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Visit the Uffizi Gallery with your own Private Guide

What to see at the Uffizi? A tour guide can help you find the Masterpieces of the Renaissance

If you're planning to visit the most visited museum in all of Italy while in Florence, our first recommendation is to always book a ticket ahead of time to avoid the long line at the entrance. If your time is limited and you want to visit the museum knowing exactly where to go, making the best use of your time while learning something of the works you see, then the very best way to do so is with a guided tour - which will also include your entrance ticket to the Uffizi!

We did the following tour of the Uffizi Gallery ourselves to better understand what the tour offers, identifying what we best liked about it and who it is perfect for. These experiences helps us be able to recommend such services, particularly when there are so many options to choose from.

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The Visit to the Uffizi

Uffizi Guided Tour At-A-Glance

  • Duration: about 1.5-2 hours
  • Pros: priority access with qualified, licensed local guide, stay inside as long as you want after the tour ends
  • When: every Tuesday, Thursday and Saturday at 12:30pm
  • Language: English, French
  • Wheelchair accessible

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A visit to the Uffizi always starts with overcoming the obstacle of getting in the shortest time possible. When you book a guided tour, your guide meets you outside the museum with your tickets in hand. You start your tour right away, while you're waiting in the reserved entrance line to go through security. As we waited to get in, our guide Lia started by telling us the history of the area where the Uffizi palazzo is. The Uffizi, which means the "Offices" in Italian, was built to house the offices of the government of Florence by the Medici family. It was the perfect point to also go into more detail about the Medici in general, considering that the majority of artistic masterpieces in Florence and in the Uffizi itself are due to the direct patronage of the Medici of the arts and artists of past centuries, as well as their collecting.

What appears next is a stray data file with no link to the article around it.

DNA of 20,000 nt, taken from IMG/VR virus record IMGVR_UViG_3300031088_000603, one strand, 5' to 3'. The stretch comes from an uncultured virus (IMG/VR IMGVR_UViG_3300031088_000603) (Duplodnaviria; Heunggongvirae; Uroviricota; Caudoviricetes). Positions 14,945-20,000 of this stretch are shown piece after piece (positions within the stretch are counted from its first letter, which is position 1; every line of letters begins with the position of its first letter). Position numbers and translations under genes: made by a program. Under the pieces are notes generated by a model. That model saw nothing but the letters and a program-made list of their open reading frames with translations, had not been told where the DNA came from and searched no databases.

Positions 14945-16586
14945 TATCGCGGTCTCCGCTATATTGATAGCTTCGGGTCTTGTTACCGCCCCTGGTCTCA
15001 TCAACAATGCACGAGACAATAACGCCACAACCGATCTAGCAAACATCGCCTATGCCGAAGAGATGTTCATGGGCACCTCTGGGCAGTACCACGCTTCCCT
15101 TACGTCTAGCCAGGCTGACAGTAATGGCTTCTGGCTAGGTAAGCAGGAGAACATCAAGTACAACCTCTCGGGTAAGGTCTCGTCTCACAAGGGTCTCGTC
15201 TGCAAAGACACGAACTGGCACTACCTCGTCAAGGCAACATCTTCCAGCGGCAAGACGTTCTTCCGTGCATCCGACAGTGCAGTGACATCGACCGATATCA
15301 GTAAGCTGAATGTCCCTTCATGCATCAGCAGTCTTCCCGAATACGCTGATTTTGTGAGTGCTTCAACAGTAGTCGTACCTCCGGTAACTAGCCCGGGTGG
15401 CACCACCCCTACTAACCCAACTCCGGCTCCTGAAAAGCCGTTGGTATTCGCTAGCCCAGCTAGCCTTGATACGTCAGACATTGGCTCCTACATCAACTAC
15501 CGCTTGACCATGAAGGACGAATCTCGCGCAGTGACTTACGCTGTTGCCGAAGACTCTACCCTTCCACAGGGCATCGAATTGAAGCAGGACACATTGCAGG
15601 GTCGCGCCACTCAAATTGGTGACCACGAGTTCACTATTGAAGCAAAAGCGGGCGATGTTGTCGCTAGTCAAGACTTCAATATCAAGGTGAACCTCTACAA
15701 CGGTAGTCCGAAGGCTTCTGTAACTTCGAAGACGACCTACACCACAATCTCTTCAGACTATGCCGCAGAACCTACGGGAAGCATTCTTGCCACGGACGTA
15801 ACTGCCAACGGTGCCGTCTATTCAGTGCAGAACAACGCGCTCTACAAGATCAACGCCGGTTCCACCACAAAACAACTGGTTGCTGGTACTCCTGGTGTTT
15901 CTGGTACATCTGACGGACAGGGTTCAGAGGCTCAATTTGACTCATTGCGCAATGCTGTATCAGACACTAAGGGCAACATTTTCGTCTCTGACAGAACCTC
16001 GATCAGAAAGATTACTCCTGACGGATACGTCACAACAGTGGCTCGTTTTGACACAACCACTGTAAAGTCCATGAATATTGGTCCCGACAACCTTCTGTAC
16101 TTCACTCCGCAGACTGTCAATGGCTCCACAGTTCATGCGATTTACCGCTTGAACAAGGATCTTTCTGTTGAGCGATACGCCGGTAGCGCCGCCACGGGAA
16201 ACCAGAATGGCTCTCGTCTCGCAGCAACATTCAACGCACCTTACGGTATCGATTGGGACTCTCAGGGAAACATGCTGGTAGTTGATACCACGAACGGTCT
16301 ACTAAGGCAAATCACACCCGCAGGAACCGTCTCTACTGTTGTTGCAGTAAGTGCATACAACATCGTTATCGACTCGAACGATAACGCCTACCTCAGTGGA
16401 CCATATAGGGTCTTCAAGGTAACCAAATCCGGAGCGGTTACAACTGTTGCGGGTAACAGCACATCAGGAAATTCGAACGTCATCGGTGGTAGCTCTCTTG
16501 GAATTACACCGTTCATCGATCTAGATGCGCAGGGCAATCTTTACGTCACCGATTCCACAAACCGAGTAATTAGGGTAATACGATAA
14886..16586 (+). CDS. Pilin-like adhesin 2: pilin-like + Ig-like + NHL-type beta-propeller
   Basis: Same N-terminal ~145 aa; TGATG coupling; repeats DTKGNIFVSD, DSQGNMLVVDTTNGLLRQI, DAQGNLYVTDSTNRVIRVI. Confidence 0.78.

Right after entering, Lia showed us the portrait of Anna Maria Luisa de' Medici, the last surviving member of the Medici responsible for donating all of the family's collections to the city. She made an iron-clad will with a special stipulation: none of the art collections the Medici had amassed over the centuries could leave the city. She defined these as State property to be left to the enjoyment of the public, including foreign visitors to the city. We can thank Anna Maria for all of the precious artworks we can see in Florence today, which surely contribute to it being considered a top travel destination in the world.

Did you know?

The area in which the Uffizi building is located used to be a harbor back in Roman times. And up until the time that the palazzo was built, the area was considered one of the most disreputable neighborhoods in Florence. The many buildings here were taken down and thus the area was "re-qualified" or modernized when Vasari started building the Uffizi building in 1560 on commission of Cosimo I de' Medici.